Who would have thought that Butler – Butler! – would ever be in a position to win a National Championship.

A kid who grows up in Indiana, that’s who.

And this is why it is not a coincidence that a team from Indiana, led by a lot of kids from Indiana, and coached by a guy from Indiana, became one of the greatest underdog-becomes-an-equal stories in the history of college basketball.

Remember, Hoosiers is not fiction. It’s a true story.  And we all grew up dreaming about being Jimmy Chitwood one day. What I learned tonight is that Jimmy Chitwood (or Bobby Plump, as it were) was not Jimmy Chitwood because he made the shot. He was Jimmy Chitwood and they were the Hickory Huskers because they were in a position to take the shot.

In the game of basketball, that’s all you can ask for.

Jimmy Chitwood happened to make his. Gordon Hayward happened to miss his.

In many people’s eyes, the comparisons between Butler and Hickory High ended when the final buzzer sounded and Duke came out on top. The “Cinderella story” was over; Butler’s glass slipper had to be returned.

I disagree.

For me, someone who hadn’t bought into the Butler/Hickory comparison up until now, the final 3.6 seconds are exactly where the comparison began.

gordon-hayward-shot-2Some 56 years ago, Bobby Plump made a shot that gave hope and belief to many generations of Indiana kids who grew up loving the game of basketball and believing anything was possible. Some 56 minutes ago, as I write this, Gordon Hayward did the exact same thing, even though his shot happened to rim out.

As an old poster in my room used to say, You’ll always miss 100% of the shots you don’t take. Butler took their shot tonight, ultimately falling just short on the scoreboard. In my book, however, to channel the essence of Norman Dale, they were winners.

And 5, 10, 20, 40 years from now, another kid and another team from Indiana will do what no one thought was possible, and they’ll be compared to Butler. What they won’t realize is just how many hopes and dreams and memories were hanging on their every play or still waiting to be inspired, just as was the case with Butler.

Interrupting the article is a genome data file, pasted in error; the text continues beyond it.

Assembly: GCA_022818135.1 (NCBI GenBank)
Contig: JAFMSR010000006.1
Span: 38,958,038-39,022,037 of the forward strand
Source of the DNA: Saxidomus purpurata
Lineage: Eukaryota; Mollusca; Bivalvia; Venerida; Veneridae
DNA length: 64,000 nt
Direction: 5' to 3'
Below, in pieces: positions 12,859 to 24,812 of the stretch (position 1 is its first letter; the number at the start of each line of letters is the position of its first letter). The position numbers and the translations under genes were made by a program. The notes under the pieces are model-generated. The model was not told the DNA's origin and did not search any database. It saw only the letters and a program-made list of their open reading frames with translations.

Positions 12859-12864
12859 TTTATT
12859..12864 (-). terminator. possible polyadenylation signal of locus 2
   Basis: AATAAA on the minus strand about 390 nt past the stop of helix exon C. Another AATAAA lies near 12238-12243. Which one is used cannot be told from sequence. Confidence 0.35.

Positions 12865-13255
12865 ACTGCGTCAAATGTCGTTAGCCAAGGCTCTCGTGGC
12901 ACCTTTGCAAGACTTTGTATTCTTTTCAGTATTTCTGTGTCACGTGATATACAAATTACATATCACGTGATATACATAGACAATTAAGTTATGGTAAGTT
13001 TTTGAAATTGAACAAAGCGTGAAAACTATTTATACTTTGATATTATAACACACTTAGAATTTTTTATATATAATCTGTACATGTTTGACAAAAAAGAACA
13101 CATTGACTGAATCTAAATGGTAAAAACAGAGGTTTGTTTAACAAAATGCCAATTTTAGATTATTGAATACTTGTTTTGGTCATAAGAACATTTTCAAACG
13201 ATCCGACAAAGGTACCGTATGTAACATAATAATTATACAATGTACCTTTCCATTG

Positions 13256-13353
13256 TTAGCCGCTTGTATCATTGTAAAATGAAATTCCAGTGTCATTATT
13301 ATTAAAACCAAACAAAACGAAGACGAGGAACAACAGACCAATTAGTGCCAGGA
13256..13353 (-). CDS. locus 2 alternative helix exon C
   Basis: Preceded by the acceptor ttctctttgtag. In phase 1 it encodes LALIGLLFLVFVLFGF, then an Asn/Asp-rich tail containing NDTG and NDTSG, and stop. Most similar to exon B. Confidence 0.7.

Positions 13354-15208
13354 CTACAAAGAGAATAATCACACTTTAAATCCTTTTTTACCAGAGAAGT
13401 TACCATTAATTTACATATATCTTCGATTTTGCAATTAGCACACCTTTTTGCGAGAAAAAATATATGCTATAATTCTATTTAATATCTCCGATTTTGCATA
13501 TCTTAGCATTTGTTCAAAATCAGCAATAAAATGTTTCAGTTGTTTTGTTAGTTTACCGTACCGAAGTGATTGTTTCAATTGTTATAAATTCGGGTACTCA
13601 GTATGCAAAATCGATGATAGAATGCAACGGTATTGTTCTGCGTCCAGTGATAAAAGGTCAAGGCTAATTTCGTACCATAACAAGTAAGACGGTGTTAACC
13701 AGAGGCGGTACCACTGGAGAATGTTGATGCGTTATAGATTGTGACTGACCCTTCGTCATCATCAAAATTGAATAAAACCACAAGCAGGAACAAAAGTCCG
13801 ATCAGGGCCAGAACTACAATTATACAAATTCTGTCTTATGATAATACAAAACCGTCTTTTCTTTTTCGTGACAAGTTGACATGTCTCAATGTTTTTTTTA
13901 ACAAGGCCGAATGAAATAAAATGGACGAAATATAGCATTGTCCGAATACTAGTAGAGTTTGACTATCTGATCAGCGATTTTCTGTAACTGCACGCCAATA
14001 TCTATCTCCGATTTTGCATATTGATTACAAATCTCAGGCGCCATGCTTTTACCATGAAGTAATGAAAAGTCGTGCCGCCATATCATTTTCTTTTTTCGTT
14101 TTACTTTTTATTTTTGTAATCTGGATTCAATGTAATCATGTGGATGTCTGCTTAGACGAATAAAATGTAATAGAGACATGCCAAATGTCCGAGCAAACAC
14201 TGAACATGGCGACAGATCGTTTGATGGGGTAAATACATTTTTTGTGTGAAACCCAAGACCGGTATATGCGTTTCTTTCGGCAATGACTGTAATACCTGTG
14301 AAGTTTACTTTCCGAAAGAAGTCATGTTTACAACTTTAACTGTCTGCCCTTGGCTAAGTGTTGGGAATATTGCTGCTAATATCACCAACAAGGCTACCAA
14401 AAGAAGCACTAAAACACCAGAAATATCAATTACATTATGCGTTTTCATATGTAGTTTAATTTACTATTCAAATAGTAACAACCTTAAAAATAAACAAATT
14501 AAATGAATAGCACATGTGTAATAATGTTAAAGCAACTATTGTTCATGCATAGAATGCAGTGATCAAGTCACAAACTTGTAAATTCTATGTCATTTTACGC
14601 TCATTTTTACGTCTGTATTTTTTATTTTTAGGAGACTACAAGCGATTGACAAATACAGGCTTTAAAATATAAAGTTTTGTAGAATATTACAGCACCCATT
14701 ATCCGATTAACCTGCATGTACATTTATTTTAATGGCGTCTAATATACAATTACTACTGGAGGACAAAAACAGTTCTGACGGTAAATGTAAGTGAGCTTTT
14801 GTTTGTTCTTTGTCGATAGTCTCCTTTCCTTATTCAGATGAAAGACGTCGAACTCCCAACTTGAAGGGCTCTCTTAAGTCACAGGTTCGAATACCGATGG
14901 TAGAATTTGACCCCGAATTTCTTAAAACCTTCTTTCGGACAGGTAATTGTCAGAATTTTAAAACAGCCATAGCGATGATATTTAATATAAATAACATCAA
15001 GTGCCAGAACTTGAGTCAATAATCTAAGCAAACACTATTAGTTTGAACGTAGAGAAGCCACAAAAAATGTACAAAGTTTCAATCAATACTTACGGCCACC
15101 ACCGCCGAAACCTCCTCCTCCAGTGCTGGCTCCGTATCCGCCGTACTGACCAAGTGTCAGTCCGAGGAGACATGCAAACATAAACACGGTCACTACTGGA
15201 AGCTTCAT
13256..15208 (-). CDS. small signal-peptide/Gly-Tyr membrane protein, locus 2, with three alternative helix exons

That, my friends, is how the legacy of Indiana basketball will live on. It’s how our proud legacy has always lived on. From one underdog to another.

And for those of us who cherish it, we could not have asked for better ambassadors for the Indiana basketball legacy than Brad Stevens, Gordon Hayward, Matt Howard, Shelvin Mack, Ronald Nored, and the entire Butler program.

Thank you for giving me not only two hours of incredible basketball, but also a brief reminder of why I loved this game in the first place and why, even today, I’ve still spent more time playing basketball during my lifetime than doing any other single activity besides sleep and eat.

If that doesn’t sum up what it means to be a Hoosier, I don’t know what does.

Butler, you epitomized that word for me tonight.

You may have lost the game, but you won a legacy. It’s been 56 years and people still talk about Milan. In 2066, people in Indiana will still be talking about you.

Thank you.

**********

* – Gordon Hayward shot photo credit: AP Photo/Mark J. Terril via ESPN.com



About Jerod Morris

I love words. I write for Copyblogger and founded MSF, The Assembly Call, & Primility. I practice yoga, eat well, & strive for balance. I love life. Namaste. Say hi on Twitter, Facebook, & G+.

Comments

  1. AJ Kaufman says:

    Quite the recap. I was there, and you nailed it. The atmosphere was amazing and the teams are 100% even. Butler will be back.